Pinker (2009), states that communication is the core and major factor that motivates people to acquire new languages. Mark Amengua highlights communication as the primary reason he learned Spanish. Job opportunities may also influence one to study a new language. Natasha has to learn English apart from her native Russian to expound her job network. Interests serve as another primary reason for studying a new language. Maria, for her love of opera, is intrinsically motivated to learn Italian. For travel purposes, one can be interested in making new friends in the foreign place. Thor learns Germany to equip himself with relevancy if he is to make new acquaintances and friends in Germany. Still, German is important to him since it is the medium of communication he is to use in his visit to carry out routinely errands.
Language can make humans unique. As we start knowing more about language, we also start knowing more about our human race, nature, and a new thought. People want to learn a new language is not only how the language is easy or fun; it is all because people want to know the culture behind the language. As we learning more about a new language, more changing our thoughts is not avoidable. Therefore, language and culture are intertwined and cannot exist without each other. Like Stephanie Lain, she learned her target language since she was 21 years old. She did not want to learn Spanish before, because she grew up in Texas, people around her were all speak Spanish, so she want to be the special one. However, when she traveled to Europe, she can barely communicate with people around her. She felt it is important to know Spanish, then she can get to know the new cultures, communicate, and participate in the society. After all, she started like learning Spanish, which also inspired her learning other languages. For her, traveling and knowing a new culture serve as her primary reason for learning another new language. Last but not least, Interest is also a major motivating factor for one to learn a new language. If one loves, say a particular country like France, then most likely he/she can be motivated to learn French (Pinker 2009).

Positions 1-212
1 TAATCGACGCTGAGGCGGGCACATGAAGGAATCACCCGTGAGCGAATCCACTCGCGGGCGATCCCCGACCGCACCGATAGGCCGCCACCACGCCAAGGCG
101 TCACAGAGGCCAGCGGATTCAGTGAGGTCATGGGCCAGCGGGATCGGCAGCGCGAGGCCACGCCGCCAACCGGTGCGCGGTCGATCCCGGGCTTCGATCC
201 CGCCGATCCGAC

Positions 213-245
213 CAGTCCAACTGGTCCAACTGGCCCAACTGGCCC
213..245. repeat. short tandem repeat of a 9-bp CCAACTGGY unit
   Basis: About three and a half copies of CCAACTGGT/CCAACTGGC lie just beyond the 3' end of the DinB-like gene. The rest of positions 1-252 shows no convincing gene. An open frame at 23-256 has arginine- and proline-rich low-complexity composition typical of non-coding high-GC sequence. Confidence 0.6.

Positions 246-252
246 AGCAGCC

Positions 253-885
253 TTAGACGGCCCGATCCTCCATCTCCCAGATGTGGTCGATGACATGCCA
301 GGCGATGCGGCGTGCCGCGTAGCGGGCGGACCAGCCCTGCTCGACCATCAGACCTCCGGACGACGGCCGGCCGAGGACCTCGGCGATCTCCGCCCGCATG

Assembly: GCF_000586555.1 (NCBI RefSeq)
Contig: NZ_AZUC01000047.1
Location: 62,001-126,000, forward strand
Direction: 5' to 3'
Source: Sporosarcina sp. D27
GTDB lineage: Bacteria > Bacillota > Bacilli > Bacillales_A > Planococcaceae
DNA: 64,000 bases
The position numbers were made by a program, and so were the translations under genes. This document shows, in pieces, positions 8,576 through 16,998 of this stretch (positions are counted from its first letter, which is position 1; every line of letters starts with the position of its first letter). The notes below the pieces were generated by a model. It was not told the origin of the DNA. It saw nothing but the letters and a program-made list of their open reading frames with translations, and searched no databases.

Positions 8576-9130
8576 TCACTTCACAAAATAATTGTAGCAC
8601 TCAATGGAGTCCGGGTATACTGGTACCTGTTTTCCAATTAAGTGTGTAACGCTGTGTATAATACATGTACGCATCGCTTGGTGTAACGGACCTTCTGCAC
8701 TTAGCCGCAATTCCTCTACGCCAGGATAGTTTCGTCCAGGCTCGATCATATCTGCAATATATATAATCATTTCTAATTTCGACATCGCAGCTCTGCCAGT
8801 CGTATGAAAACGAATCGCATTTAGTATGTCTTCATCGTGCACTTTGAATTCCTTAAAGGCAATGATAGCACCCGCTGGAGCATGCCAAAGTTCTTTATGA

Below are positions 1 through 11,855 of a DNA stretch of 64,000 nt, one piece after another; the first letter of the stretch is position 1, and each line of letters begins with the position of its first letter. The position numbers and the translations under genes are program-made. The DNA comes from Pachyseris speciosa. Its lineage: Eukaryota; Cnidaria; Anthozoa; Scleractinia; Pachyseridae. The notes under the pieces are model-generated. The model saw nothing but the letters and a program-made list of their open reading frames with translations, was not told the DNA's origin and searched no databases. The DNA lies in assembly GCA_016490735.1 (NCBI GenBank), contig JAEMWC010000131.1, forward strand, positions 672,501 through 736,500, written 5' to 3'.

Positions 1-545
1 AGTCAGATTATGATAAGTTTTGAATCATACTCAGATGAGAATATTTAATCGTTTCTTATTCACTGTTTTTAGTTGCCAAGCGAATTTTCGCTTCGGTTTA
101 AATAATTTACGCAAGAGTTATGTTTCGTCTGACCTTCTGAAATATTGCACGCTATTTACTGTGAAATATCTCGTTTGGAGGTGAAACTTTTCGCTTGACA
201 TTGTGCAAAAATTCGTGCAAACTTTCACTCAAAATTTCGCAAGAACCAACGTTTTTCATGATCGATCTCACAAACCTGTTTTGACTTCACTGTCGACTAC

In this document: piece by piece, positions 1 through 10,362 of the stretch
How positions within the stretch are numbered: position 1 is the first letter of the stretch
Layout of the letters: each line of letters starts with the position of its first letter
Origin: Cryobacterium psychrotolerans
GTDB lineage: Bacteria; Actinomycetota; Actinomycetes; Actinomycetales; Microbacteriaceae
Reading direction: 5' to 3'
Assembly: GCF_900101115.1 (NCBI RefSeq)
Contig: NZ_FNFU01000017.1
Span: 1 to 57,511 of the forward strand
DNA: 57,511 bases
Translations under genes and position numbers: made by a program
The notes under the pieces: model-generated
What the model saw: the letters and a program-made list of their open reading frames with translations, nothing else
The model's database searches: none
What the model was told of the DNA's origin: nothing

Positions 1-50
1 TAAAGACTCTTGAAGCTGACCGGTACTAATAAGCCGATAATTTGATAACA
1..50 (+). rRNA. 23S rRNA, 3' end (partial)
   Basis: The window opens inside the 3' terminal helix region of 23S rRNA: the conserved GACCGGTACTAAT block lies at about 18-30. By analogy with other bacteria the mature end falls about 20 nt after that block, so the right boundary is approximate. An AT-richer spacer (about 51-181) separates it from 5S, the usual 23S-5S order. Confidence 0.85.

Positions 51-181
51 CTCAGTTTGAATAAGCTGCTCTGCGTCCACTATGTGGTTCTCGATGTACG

How Academic literacy contributes to the foreign language.